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Pulmonary rehabilitation
P51 Group-based pulmonary rehabilitation delivered to the home via the internet—a feasibility study
  1. D J Godden1,
  2. J Colligan2,
  3. A Aitken3,
  4. A Taylor3
  1. 1Centre for Rural Health, University of Aberdeen, Inverness, Scotland
  2. 2Raigmore Hospital, Inverness, Highland, UK
  3. 3Distance Lab, Forres, Scotland

Abstract

Background Many patients cannot attend group-based pulmonary rehabilitation programmes due to remoteness from the clinic or transport problems. We describe a feasibility study of a novel method of delivering a programme via internet-based videoconferencing.

Methods We re-boxed a mini PC in a simple case with a single large on/off button, which was connected to each patient's home television and wired to the Internet, together with a web cam, speakerphone, and, where appropriate, a wireless pulse oximeter. The physiotherapist delivered the programme from a central location equipped with a desktop PC connected to the internet; web cam; speakerphone and 40-in. video screen. When patients turned on their mini PC and TV and switched to the video channel, they automatically joined the class. All patients and the physiotherapist were visible and audible on all TV screens, to create a group spirit. A supporting screen was added to the physiotherapist's set-up to display patient names, exercise duration (30–60 s), pulse oximeter readings, and an exercise timer. A desktop video conferencing service was employed. A standard pulmonary rehabilitation exercise programme was delivered involving twice-weekly sessions for 8 weeks. Patients were assessed pre- and post-programme by Chronic Respiratory Questionnaire (CRQ), the Hospital Anxiety and Depression Scale (HADS) and an incremental shuttle-walking test. Satisfaction was measured using the Client Satisfaction Questionnaire (CSQ). Results are expressed as mean (SD). Four patients aged 65–79 enrolled for this feasibility study, which was approved by the North of Scotland Research Ethics Service.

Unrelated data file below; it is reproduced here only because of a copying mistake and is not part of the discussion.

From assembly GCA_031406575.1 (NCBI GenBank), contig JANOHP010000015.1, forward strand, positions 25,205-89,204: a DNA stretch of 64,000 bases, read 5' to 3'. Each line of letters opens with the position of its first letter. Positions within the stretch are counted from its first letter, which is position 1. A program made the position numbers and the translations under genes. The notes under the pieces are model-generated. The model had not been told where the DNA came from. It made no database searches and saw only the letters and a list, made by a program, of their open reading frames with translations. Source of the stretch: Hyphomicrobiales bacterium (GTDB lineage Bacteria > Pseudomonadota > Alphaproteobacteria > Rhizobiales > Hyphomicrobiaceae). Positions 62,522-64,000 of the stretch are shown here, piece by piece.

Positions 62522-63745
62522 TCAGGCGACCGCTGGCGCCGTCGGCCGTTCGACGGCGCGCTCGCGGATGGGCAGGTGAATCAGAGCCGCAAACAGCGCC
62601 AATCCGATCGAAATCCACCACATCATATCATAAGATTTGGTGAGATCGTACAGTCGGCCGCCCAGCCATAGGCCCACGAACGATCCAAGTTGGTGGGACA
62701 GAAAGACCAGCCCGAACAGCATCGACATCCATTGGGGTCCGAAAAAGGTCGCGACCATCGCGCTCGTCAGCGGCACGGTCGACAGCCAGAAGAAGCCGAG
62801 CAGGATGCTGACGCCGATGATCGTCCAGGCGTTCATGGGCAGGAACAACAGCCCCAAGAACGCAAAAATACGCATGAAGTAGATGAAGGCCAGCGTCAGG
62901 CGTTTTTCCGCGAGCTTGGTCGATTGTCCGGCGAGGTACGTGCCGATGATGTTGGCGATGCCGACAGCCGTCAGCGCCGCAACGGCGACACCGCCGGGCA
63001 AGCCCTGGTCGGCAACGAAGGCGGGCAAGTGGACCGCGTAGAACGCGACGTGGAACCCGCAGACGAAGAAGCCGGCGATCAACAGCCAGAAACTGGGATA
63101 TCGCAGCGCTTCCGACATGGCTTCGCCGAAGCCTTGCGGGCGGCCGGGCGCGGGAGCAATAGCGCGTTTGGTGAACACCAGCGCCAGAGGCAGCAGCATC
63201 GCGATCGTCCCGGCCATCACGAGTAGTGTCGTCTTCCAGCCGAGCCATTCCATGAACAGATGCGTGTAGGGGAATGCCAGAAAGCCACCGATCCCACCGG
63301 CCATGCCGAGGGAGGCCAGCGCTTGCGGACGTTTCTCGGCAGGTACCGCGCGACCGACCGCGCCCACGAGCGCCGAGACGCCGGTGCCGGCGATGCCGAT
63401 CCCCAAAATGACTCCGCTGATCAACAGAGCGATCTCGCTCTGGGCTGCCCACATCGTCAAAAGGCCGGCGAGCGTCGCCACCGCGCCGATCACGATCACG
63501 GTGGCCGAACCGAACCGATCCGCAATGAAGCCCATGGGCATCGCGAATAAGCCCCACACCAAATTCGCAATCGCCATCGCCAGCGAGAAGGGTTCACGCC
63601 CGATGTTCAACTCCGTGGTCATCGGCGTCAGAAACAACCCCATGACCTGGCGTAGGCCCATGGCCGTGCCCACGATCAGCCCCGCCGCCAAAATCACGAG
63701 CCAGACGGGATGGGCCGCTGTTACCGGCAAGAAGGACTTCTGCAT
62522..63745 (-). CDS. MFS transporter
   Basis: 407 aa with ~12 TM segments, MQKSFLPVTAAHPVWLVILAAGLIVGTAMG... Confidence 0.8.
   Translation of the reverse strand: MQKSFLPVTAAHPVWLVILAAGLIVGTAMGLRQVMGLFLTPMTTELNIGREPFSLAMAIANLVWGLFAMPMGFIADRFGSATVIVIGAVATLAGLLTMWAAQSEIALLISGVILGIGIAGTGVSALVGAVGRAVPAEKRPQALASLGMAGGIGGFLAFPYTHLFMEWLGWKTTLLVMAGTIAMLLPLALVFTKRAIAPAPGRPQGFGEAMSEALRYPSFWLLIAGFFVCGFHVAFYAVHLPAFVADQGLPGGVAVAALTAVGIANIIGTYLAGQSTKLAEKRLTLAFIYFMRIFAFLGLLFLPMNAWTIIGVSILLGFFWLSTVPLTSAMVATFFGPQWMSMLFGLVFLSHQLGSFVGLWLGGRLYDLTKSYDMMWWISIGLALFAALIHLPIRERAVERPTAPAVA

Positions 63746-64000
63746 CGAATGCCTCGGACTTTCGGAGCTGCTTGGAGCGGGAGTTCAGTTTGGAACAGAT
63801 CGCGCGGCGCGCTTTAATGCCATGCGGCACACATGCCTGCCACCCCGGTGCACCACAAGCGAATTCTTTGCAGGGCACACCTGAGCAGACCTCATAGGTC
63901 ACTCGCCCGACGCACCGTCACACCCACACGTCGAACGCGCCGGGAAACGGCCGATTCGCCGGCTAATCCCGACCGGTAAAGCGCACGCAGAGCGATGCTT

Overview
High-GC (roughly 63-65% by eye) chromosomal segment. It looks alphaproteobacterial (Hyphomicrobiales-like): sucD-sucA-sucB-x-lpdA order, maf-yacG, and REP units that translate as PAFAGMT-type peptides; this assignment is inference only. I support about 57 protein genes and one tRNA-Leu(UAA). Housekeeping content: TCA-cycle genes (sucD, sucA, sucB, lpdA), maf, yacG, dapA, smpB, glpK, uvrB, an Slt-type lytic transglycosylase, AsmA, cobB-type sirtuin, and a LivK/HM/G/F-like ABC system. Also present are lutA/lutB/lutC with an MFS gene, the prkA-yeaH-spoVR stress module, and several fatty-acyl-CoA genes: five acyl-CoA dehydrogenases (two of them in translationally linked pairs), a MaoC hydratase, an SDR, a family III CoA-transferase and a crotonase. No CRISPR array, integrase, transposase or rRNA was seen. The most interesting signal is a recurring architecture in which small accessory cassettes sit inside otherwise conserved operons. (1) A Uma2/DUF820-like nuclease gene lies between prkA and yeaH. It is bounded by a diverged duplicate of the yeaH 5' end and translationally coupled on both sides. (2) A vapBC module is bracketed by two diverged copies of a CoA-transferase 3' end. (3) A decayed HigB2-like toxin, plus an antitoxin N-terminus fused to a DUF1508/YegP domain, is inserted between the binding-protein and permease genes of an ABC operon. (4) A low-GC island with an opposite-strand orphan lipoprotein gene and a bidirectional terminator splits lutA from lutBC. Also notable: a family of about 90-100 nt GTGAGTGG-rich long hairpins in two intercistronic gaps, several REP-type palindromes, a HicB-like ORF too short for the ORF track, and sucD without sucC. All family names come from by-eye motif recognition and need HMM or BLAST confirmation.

Results All patients completed the programme. The technology performed well: one patient missed a single session due to a temporary problem connecting to the Internet. Clinical improvements occurred in all patients, comparable to those in a conventional programme. Compared to pre-programme values, there were improvements in: shuttle walking, 88 (35) m; CRQ dyspnoea 8 (5.2); emotion 2.8 (1); fatigue 5.3 (3.7) and mastery 4 (2.6). HADS anxiety and depression scores reduced in three of four patients. Satisfaction scores were high: CSQ values 29–32.

Conclusion The system allowed delivery of effective group-based pulmonary rehabilitation to patients in their own homes and should improve accessibility for future patients. Larger studies are warranted.

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